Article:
The insect situation was a consistent downward slide. By week two the mosquitoes had eased off to an average of two bites a day – negligible. My bathroom pets were pathetic: the lizard gave in to a large spider, the spider gave in to a centipede, the centipede died in the middle of the shower floor and so gave in to four or five hundred ants. Of some interest were the crickets (I think) which made ridiculous noises and went frankly ape shit whenever they came inside, and the small snail that took all of Christmas Day to crawl round the outside of the toilet bowl. Nasty.


Family meal times were pretty informal: people came and went, helped themselves, picked at extras from the fridge. Sam, Gai & I always sat together, started & finished our meals together but I think this was probably for my benefit.
Gai & Sam were vegetarian for eight years so she’s a really competent non-meat/ fish cook, in two weeks she didn’t produce anything that I couldn’t eat and only two things that I didn’t like. As is the Thai way there were always multiple dishes and the rice cooker was always on, a combination of white and red/ brown rice. For each meal Gai generally prepared two vego dishes for us (invariably with soya/ tofu because she was adamant I needed protein..) and then one of two other dishes for the children. Plus there’d be leftovers, sauces and perhaps other sides. Gai did some great soups: clear bases with any combination of mushrooms, carrots, spring onions, varieties of green leaves & herbs. There were a few deep fry dishes: tempura-ed vegetables – crunchy excellence, and fried papaya – wasn’t sure about that but ploughed on through :) The stir fries were great, veggie heaven, sometimes with rice or egg noodles, sometimes egg or turmeric fried rice, and we had sweet’n’sour too, a few times with deep fried, hard boiled eggs – I know..?!?! but trust me, it worked. And the curries were superb, mostly yellow curry with potato or squash, peanuts and other chunky veg. On the last two days Gai threw some mushroom, aubergine and onion salads together, they were outstanding.
I have definitely consumed heaps of new fruits and vegetables – only some that I could identify or name. I came to trust Gai so much that we joked I’d eat anything she gave me. The children loved watching me work through the spicier dishes. Of course to them they were luke warm but I was sweating, gasping my way through and it was worth every bite.
Like all children the world over, they don’t like vegetables and like all parents Sam & Gai use examples to encourage them. The poor kids – ‘you want to be strong like Lucy… eat your vegetables like she does’. They behaved themselves but their eyes said ‘are you kidding me, if I eat all my vegetables I might end up with hair that big too..’
We ate out a couple of times also. Ka nom jeen is a completely wicked dish. You sit at a long table with bowls of fresh herbs, veggies & pickles and you’re served rice noodles with your choice of sauce (fish, chicken, chilli etc) And that’s it – you take your noodle base and mix in whatever you want for each bite from the buffet of ingredients. It’s awesome. We also went out for excellent phad thai that had fresh banana flower on the side and coconut water with slices of fresh coconut in, yuuuum.
In town and at the markets we picked up sweet treats:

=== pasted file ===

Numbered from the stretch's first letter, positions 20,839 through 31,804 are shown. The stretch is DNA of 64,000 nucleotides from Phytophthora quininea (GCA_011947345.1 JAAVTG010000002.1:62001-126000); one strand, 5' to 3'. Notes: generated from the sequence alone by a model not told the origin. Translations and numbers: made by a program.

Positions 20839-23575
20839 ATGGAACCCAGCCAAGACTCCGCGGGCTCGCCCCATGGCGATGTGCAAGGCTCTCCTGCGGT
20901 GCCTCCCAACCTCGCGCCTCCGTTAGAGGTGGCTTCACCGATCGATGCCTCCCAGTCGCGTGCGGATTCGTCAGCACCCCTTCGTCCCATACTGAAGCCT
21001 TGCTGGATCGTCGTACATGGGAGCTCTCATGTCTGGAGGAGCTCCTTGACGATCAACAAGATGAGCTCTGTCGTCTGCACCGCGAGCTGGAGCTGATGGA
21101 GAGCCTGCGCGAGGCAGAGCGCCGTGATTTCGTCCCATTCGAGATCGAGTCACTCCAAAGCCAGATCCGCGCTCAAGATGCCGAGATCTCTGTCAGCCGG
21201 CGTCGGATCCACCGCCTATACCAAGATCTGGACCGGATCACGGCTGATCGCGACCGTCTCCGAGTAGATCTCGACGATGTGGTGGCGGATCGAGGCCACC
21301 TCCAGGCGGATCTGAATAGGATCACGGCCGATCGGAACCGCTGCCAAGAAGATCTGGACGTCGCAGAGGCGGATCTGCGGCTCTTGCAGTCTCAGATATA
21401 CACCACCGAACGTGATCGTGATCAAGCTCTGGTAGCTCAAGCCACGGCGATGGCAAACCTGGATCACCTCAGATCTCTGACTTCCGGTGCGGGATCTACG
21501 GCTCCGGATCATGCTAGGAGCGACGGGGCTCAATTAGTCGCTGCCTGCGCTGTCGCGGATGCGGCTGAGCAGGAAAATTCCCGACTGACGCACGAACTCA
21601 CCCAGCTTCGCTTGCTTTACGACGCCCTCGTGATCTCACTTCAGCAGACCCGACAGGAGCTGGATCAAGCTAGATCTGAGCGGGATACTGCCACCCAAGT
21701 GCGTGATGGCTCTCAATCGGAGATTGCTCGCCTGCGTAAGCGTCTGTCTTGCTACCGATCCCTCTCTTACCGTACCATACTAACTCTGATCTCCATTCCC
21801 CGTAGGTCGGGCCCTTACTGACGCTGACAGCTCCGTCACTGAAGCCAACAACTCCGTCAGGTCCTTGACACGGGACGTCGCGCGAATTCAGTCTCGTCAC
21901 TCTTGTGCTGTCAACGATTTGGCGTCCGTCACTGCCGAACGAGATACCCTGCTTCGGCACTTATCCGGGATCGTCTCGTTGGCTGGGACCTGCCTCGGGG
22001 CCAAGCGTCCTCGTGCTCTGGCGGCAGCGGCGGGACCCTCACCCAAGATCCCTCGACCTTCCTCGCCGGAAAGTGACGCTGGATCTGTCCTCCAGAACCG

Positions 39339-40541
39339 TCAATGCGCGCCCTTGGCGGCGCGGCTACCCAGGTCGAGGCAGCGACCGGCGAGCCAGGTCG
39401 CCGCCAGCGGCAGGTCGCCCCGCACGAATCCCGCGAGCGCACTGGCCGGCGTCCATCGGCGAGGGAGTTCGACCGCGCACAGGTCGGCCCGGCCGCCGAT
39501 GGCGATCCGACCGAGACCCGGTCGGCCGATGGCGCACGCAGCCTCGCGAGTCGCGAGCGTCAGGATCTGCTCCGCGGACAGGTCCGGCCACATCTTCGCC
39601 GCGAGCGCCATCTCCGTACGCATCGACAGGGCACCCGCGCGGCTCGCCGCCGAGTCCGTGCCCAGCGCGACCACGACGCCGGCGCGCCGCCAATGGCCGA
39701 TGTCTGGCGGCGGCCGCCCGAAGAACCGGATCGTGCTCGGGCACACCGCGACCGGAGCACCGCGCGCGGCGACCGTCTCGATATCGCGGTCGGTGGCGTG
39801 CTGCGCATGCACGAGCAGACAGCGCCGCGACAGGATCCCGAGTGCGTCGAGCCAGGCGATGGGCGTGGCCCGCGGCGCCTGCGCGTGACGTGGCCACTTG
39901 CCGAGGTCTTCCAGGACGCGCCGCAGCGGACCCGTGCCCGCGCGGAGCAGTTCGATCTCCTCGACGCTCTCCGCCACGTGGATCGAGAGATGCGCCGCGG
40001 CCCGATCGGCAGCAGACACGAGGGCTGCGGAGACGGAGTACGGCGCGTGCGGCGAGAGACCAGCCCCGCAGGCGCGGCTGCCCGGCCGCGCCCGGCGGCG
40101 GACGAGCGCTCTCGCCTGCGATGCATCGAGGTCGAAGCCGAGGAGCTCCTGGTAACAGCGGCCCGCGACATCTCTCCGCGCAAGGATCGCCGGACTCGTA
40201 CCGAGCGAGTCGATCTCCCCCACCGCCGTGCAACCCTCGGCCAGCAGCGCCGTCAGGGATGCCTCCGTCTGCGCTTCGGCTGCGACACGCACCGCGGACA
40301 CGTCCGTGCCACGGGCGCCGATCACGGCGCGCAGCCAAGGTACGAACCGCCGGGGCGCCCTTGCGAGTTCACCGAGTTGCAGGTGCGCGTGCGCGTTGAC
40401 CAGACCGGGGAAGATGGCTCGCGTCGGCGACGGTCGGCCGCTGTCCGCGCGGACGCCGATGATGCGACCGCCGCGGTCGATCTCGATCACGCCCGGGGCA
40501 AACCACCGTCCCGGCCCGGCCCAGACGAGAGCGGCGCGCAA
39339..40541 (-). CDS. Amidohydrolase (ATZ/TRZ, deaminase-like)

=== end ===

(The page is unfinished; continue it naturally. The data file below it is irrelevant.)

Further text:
• Sticky rice (yes, more rice) is a beautiful sweet snack. Wrapped in banana leaves, shoved in bamboo tubes, served with banana, coconut, mango, who cares, it’s gorgeous.
  • Also served in banana leaf were these little rice flour cakes with salt, coconut and brown sugar. If you told me they include a pinch of opium I’d believe you – they’re so incredibly addictive.
  • Speaking of bananas we had them grilled/ BBQ-ed. I’m not a banana lover but these were fantastic. Oh yeah, and we picked up bananas deep-fried in sesame seeds, also good, and sooo bad!
  • The fresh fruit was superb – always a treat to see what’s common, what’s exotic when you’re overseas. The papayas from the garden at Baan San Fan are bigger than watermelons and the pineapples are plentiful and juicy. I also enjoyed dragon fruit, starfruit, non hairy kiwi things, rambutans (I think). Almost makes up for all that starch, sweet, fried food :)

a taste of home

It turns out there are only two things I really can’t give up: coffee and exercise. For the first three days I had seriously small amount of both and I was a wreck. A quick briefing to Gai and we had Baan San Starbucks up and running so that was fixed (get it!) I wasn’t sure if I couldn’t give up coffee because I could see the coffee beans. Who knows, who cares. The exercise fix came from twice a day yoga, a request (demand?) to swim in the ocean and some skipping, frisbee and high jump, I would LOVE to go for a bike ride right now. The roads here are pretty good for it in terms of condition, distance, elevation, and I’ve seen a few bike riders going past. Next time I’m bringing Lola for sure.
A few times I’ve mentioned about not having alcohol here. I could have got beer but you’re requested (beforehand) not to drink in front of the children and really there’d by nothing more tragic that going to the corner shack and bringing back Singha to drink on my own, on my yoga mat… Also, it was actually fine, but I won’t get pious about it, my post triathlon fall from grace was awesome and this one will probably be spectacular :)

teacher Lucy

Teaching at the local school was definitely a highlight for me. I had hoped I would get to poke my nose in but I ended up teaching eight English classes. I was well pleased about this and the teacher was very enthusiastic but then she got to spend eight hours on Facebook…
The school was cute – neat rooms, the usual array of wall coverings (maps and the like), books & things stacked around, slightly scruffy chairs & tables, and computers too. It was an education for me seeing the different abilities of the students. Some real surprises across different ages, nationalities (there were Thai and Burmese students) and some disparities between children’s social, logic and academic skills, also their reading & writing compared to listening & speaking. I enjoyed planning the classes and then also having to think on the fly. It was tricky teaching with no mother tongue – just for instructions and so on, but obviously there were ways around. And it turns out discipline translates through tone and body language near perfectly :)

all things web